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February 15, 2011

Holy Newly-Revealed New Martyr Nicholas of Ichthys, Corinth (+ 1554)

St. Nicholas of Ichthys, Corinth (Feast Day - February 14)

A Neomartyr Is Newly-Revealed

In the year 1930, a Neomartyr named Nicholas of the 16th century who was forgotten by the Church was revealed. Metropolitan Ezekiel of Thessaliotis, who, on a routine tour of the monasteries of his diocese, discovered a manuscript in the deserted Monastery of the Holy Trinity, also named Siamou, on Mount Pindos, which contained the service, a synaxarion, and a sermon in honor of this New Martyr, all of which were authored by his contemporary, Subdeacon Damaskenos the Studite of Thessaloniki, who later became Bishop of Rendini. All these were copied by Metropolitan Ezekiel, who dedicated the manuscript to the School of Theology at the University of Athens and published them. The first Greek edition of Metropolitan Ezekiel, titled "Service to the Newly-Appeared Martyr Nicholas of Ichthys of Corinth, with a Prologue by Metropolitan Ezekiel..." was published by Phoinikos Press (1930) at Stadiou 44 in Athens [download book here]; a reprint was published at Corinth by Chrestos Skouteres (1963). The hymnographer of the Great Church, Father Gerasimos Mikragiannanites, also composed a service to venerate this Saint.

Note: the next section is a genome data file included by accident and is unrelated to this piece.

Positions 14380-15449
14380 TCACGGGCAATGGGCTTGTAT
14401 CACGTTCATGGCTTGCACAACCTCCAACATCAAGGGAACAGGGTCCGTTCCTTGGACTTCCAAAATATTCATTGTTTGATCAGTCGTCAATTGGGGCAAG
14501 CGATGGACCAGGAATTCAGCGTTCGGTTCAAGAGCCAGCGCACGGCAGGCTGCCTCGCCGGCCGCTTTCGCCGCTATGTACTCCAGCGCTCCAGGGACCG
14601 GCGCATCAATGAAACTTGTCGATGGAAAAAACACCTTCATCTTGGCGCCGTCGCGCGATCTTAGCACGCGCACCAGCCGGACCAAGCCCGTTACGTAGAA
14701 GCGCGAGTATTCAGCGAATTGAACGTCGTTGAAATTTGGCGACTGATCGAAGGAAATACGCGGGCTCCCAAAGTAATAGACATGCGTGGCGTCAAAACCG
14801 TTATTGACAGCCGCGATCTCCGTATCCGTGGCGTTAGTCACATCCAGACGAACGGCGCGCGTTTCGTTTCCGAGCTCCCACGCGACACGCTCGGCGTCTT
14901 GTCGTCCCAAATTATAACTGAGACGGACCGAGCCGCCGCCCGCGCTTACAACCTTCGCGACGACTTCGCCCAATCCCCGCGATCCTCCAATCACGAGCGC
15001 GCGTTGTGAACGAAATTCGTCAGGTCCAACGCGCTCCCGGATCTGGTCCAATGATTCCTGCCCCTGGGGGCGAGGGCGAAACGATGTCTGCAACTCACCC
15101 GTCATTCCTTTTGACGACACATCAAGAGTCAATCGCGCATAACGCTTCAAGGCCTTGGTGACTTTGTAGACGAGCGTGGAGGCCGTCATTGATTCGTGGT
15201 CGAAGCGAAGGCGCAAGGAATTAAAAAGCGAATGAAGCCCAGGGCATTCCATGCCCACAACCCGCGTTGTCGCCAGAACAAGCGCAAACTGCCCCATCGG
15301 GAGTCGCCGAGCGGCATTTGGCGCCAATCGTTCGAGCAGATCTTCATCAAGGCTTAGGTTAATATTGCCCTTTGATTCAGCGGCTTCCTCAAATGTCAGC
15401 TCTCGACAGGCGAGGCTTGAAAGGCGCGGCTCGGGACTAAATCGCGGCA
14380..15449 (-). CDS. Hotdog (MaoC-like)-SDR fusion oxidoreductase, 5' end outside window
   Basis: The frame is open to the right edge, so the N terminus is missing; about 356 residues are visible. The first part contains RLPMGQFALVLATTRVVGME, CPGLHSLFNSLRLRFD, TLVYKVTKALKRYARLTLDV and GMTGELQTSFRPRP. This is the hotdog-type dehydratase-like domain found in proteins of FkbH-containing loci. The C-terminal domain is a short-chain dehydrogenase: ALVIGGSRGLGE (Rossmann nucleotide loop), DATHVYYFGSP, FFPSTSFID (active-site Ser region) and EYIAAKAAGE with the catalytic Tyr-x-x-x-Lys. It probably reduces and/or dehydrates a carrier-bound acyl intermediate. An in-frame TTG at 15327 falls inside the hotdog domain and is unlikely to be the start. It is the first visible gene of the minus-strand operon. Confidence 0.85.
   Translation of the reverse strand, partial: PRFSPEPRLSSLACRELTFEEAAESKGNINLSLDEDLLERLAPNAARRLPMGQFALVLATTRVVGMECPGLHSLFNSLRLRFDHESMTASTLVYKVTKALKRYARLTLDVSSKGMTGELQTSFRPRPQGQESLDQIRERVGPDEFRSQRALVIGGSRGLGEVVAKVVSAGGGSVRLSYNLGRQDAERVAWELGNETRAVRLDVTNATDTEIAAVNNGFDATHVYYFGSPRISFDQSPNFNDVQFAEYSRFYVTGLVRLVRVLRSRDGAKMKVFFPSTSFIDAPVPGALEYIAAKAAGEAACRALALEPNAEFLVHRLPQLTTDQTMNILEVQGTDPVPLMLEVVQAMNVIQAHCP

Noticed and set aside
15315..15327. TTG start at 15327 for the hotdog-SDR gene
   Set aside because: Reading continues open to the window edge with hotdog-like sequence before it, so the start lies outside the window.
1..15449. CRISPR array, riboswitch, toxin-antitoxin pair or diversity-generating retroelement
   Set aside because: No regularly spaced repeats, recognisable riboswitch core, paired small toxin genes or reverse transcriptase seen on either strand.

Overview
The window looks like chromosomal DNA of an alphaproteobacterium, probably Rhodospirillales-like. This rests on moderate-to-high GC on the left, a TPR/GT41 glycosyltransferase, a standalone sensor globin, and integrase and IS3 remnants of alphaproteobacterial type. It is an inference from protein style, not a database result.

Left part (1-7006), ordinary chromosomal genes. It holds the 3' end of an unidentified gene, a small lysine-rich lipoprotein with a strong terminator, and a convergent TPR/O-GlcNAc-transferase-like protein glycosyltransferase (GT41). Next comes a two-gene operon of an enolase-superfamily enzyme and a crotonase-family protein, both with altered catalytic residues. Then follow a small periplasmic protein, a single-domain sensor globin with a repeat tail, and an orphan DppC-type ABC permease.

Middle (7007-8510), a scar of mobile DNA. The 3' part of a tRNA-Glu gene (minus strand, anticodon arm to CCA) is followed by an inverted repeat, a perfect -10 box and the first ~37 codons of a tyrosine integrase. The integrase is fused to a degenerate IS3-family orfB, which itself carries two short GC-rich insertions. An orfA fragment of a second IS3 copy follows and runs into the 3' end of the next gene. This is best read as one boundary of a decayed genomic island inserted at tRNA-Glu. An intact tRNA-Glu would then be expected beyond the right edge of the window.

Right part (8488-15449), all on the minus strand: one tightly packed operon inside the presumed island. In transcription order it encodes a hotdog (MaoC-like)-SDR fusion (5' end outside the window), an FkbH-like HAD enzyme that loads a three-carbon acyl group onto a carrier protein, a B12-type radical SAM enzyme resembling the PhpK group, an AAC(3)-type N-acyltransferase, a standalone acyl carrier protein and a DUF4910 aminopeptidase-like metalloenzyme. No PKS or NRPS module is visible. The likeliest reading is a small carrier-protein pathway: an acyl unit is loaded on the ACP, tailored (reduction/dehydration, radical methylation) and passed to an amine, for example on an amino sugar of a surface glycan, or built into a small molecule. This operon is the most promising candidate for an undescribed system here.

Life of New Martyr Nicholas of Ichthys, Corinth

Nicholas, the newly-revealed and courageous Martyr of Christ, was born in an obscure hamlet, called by its neighbors Ichthys or Psari, which was within the prefecture of Corinth. His parents, John and Kalli, were pious and faithful to Christ. When the holy lad was twelve years old, his parents departed this world. Since he was left alone at home, the boy could not endure the absence of his beloved mother and father. He, therefore, departed his hometown in the company of several youths. They were bound for the town of Selybria, which is a day's distance from Constantinople. Nicholas entered the service of one of Selybria's prominent citizens as a valet. The fear of God was in Nicholas' heart, and he kept the commandments of Christ with zeal. Along with the fulfillment of his duties, he supported the parishes in the area according to his means.

Nicholas had a good and pious upbringing. He wished to establish a Christian home. When he reached a suitable age, he entered into lawful wedlock and fathered children whom he reared in the Greek Orthodox tradition and the teachings of Christ. His godly children were fruit that bore witness to the tree, even though they were brought up in a worldly environment. While engaged in a livelihood of selling fruits on the main street of the town, Nicholas did not neglect the salvation of his soul. He ministered to the poor and pleased God by distributing alms. He, moreover, attended services in the nearby churches.